So they both rushed to the vase-neck at the same time. Their blaze and their mass, forged in their desire, shattered the vase completely. The glazed clay flew in a billion pieces into the sky in the four directions. Each piece kept with it some of Mother Earth and some of Father Sky. They all became the star children. The largest piece was the oldest piece of the vase and became Grandmother Moon.

Now Father Sky and Mother Earth rolled and played in their delight. He warmed her and she lifted up his spirits. Together they fell and together they lay in sleep in the dim light of the Grandmother Moon and the Star Children.

This all happened in basic space. It happened as the vase broke.

As The Six Were Born

This all happened between Earth and Sky. It happened as The Six were born

In basic space after the vase broke, Mother Earth lay sleeping. In her dream, she was filled with light by six rays of the setting sun. When she awoke, she felt full as if she had been to a great feast. Her belly was swollen and as she turned to rise, she felt one pain and then another.

Gentle pond
Behind an ice dam
Small expanding crack

Turning to Father Sky, she winced and grabbed hold of him. Father Sky held her and she screamed, and as she did, she opened and birthed first a son and then a daughter. But she was not still yet. She wailed again and birthed another daughter and son. Still once more, she opened up with blood and tears and brought forth the last son and the last daughter. Six in all there were, three daughters and three sons.

The first son is Thunder, the rouser whom some have called Shake. He cried out as the splitting of a tree, as the tumbling of large boulders that land in a disheveled pile. Ever he has run in the sky and the field striking out to change the situation.

Crack in the wall
Flashing in the hot night
Rumble in the chest

First daughter is Wind. She is a gentle breeze in the wood. She whispers in the afternoon between boughs and leaves. She hovers an inch above the grasses on the vast plain, and draws your hair across your brow. Gently, she penetrates the situation and brings a gradual change.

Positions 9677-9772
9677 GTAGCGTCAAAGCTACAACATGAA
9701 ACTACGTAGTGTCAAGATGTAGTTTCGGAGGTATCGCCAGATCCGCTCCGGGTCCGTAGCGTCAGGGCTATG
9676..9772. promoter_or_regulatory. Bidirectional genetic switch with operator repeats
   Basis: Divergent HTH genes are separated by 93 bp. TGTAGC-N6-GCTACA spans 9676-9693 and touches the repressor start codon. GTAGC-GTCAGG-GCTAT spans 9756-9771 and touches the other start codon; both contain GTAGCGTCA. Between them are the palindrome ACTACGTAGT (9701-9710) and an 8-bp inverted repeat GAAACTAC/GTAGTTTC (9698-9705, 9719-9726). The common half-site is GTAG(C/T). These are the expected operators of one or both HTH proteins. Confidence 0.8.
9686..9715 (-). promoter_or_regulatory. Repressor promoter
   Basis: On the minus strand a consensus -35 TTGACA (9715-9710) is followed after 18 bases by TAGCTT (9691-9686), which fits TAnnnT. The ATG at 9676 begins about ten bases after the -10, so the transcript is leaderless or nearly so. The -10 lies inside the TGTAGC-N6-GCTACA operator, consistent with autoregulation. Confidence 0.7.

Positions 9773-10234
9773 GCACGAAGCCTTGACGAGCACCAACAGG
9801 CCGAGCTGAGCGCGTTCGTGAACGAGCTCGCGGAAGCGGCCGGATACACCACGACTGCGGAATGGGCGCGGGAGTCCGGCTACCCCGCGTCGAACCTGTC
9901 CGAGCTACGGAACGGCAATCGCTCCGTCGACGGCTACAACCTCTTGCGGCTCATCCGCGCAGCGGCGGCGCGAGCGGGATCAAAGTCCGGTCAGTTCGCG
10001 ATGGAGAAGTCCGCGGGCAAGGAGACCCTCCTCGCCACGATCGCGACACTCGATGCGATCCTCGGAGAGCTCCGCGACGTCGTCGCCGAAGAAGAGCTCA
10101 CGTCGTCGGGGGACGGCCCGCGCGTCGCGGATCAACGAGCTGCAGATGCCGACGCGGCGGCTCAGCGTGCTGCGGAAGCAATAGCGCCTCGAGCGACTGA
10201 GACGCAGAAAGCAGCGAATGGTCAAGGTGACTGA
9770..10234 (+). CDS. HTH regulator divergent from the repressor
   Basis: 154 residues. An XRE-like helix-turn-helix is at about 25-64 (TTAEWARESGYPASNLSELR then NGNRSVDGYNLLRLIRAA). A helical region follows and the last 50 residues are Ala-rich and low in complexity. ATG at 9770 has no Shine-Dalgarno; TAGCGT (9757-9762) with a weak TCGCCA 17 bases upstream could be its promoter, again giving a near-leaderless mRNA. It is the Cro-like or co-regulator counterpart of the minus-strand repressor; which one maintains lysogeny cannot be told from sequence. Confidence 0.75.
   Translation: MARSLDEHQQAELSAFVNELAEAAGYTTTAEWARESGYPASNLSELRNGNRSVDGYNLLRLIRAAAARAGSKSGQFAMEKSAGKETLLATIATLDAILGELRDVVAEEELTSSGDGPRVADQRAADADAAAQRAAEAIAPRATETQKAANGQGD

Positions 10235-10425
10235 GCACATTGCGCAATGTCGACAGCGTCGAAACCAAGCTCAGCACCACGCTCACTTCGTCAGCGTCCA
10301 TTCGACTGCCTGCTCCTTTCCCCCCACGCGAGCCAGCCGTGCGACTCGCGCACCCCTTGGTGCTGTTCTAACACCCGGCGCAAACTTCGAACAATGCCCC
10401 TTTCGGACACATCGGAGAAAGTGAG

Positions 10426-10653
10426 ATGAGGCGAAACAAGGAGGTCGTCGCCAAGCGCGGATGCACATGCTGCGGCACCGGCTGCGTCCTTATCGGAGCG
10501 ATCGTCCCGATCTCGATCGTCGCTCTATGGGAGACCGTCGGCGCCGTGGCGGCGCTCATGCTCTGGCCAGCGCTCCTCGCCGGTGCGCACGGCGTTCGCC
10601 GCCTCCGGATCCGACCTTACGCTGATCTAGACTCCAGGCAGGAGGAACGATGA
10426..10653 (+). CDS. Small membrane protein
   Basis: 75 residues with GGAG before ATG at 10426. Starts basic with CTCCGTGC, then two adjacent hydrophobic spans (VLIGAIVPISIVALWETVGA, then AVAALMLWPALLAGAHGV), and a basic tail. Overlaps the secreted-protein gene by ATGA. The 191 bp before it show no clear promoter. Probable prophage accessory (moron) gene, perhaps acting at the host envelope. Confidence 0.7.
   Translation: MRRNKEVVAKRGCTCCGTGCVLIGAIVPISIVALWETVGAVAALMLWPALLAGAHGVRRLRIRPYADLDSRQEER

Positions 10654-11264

Second son is Water. He was born in the North. He flowed out of his mother easily and sought the low places. He is the one that fell into the pit and his eyes are a deep abyss. There is danger in Water and he can carry one off in a rush.

Between two trees
Holding the Sun and the Moon
The Ghost River

Second daughter is Fire and she is her father's daughter. She is also the heat in the belly of her mother. Born in the South she burns bright and hot, yet flickers in the night wind. She can roar and crackle or hiss in a soft rain.

Youngest son is Mountain. Born in the Northeast he hardly moves. He is his Mother's son and rises out of her and looks down from heights like his father. He moves ever slow and his heart is deep. At first his mother feared his stillness as it seemed he did not breath, but as Mother Earth looked at him she saw his calmness and long life.

Youngest daughter is Marsh. Her first call was a laugh and not a cry. She is gentle, fond of laughing and content. She is like her brother Mountain, often shrouded in mist, vast and still. If you look in her mirror eye you can sometimes see him there.

Long reeds
Rising from the surface
Red Winged Blackbird

Father Sky and Mother Earth raised their children in the new world. It was still young then.

This all happened between Earth and Sky. It happened as The Six were born.